Louisville Protesters Throw Brick Into Car Windshield of Local Camera Crew

A news crew covering protests in Louisville, Kentucky, on Monday was targeted by demonstrators, one of whom threw a brick into the windshield of the crew's vehicle.

A reporter with local news station WLKY captured the incident on video and posted it on Twitter. According to Shaquille Lord's tweet, he and his crew were preparing to leave an area where they'd been covering protester activities when the demonstrators turned their attention to the reporting team.

"Our crew just got attacked as we were trying to leave," Lord said in the tweet, adding that no one on his team was injured. "I can tell you things are definitely not peaceful in the downtown area today."

Earlier tweets by Lord showed the camera crew observing protesters as they created roadblocks out of construction signs and stood in the middle of an intersection holding signs of their own. Though a couple of cruisers with the Louisville Metro Police Department arrived at one point to remove the roadblocks, Lord documented the protesters quickly replacing the obstructions moments after the officers drove away.

Later on, the demonstrators could be seen in Lord's video yelling at the camera crew to leave. One protester, a young white man, circled the reporters' vehicle with a brick before throwing it at the windshield, causing the window to crack. The video ended with the crew safely inside the vehicle, quickly driving away.

The station did not respond to Newsweek's request for comment in time for publication.

Louisville Metro Police Department
A window of the metro police headquarters damaged during protests is seen on May 29, in Louisville. On Monday, local journalists covering the protests in the city were targeted by demonstrators, one of whom threw a brick into the windshield of the reporters’ vehicle. Brett Carlsen/Getty

According to WLKY, nine protesters were arrested Monday and more than 180 demonstrators have been arrested by local police since the protests began in response to the death of George Floyd, a black man who died while in police custody in Minneapolis on May 25. A report by the Associated Press estimated more than 10,000 protesters were arrested nationwide by the first week of June.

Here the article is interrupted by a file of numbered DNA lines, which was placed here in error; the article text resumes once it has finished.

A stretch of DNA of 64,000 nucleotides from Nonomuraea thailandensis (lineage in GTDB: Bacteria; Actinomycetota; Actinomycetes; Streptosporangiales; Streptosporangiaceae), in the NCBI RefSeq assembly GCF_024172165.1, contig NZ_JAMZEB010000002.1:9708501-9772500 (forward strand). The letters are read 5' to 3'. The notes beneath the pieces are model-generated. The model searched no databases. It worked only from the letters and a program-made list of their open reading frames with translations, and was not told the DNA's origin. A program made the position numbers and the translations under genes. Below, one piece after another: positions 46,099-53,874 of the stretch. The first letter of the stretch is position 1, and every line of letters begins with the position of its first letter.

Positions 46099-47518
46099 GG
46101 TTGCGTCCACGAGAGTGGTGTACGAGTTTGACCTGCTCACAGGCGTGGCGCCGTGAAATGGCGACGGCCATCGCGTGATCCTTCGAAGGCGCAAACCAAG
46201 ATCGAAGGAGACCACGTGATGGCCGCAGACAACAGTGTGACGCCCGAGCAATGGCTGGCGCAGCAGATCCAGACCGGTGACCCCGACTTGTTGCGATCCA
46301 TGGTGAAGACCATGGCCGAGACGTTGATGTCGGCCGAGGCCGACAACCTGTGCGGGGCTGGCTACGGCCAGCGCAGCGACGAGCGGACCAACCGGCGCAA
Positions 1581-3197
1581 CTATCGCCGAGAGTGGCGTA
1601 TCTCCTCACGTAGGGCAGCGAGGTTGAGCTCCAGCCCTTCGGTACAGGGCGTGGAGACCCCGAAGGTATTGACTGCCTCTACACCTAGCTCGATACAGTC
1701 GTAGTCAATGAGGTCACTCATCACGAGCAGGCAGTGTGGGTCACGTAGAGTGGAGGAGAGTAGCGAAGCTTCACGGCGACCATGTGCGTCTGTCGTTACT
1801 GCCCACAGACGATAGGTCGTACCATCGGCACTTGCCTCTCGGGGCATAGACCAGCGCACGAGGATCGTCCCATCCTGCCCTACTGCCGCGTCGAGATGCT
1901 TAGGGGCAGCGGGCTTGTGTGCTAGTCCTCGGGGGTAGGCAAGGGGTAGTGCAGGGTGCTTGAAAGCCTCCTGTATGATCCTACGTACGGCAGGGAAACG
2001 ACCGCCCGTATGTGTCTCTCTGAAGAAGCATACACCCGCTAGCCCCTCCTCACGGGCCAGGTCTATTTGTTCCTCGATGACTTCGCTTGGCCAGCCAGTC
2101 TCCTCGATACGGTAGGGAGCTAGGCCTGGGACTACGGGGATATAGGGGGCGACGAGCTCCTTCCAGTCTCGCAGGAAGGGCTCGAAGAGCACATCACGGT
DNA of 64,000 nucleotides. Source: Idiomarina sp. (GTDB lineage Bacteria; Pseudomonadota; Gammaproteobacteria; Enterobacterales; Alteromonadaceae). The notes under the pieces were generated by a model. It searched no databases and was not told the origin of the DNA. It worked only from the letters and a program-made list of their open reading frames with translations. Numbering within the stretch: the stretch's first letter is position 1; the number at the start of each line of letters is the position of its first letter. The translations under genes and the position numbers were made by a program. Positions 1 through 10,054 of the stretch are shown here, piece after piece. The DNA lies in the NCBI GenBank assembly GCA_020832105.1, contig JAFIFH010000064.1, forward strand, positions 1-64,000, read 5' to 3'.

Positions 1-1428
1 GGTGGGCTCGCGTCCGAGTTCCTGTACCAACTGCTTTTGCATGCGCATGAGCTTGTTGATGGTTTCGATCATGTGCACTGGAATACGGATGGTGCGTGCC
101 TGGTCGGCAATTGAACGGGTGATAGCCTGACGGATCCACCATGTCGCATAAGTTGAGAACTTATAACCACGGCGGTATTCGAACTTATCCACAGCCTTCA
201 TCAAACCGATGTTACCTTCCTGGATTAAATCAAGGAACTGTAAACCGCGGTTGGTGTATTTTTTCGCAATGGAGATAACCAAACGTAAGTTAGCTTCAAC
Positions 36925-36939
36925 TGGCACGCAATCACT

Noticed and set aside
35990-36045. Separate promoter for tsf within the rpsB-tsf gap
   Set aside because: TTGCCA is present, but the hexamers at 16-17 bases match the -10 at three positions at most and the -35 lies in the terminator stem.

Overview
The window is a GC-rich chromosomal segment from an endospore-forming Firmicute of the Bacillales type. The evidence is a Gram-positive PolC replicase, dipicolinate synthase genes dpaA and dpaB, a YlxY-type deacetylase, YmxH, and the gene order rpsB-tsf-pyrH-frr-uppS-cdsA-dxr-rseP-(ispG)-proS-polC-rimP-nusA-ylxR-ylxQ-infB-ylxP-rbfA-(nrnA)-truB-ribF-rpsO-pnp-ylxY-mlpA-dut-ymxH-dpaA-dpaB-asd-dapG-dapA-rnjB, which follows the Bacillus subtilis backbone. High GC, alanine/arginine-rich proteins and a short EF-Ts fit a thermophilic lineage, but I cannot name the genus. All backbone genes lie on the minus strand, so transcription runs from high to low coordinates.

Though the protests began in the wake of Floyd's death, other black Americans who have died following interactions with police quickly became incorporated into the widespread protest movement. In Louisville, protesters have demanded justice for Breonna Taylor, a 26-year-old woman who was shot to death by police while inside her apartment in March, and David McAtee, a 53-year-old restaurant owner who was killed in a gunfight between protesters and law enforcement on June 1. The deaths of Taylor and McAtee occurred in Louisville.

Monday's confrontation between demonstrators and the Louisville camera crew marks just one of many times in which reporters have been threatened or injured while covering the protests. Though protesters have targeted reporting teams in other cities, most of the journalist injuries documented thus far have resulted from interactions with the police. While some reporters have been caught in the middle of tear gas deployments or rubber bullets fired by police officers, an analysis by Harvard University's Nieman Journalism Lab found many were purposefully targeted by law enforcement.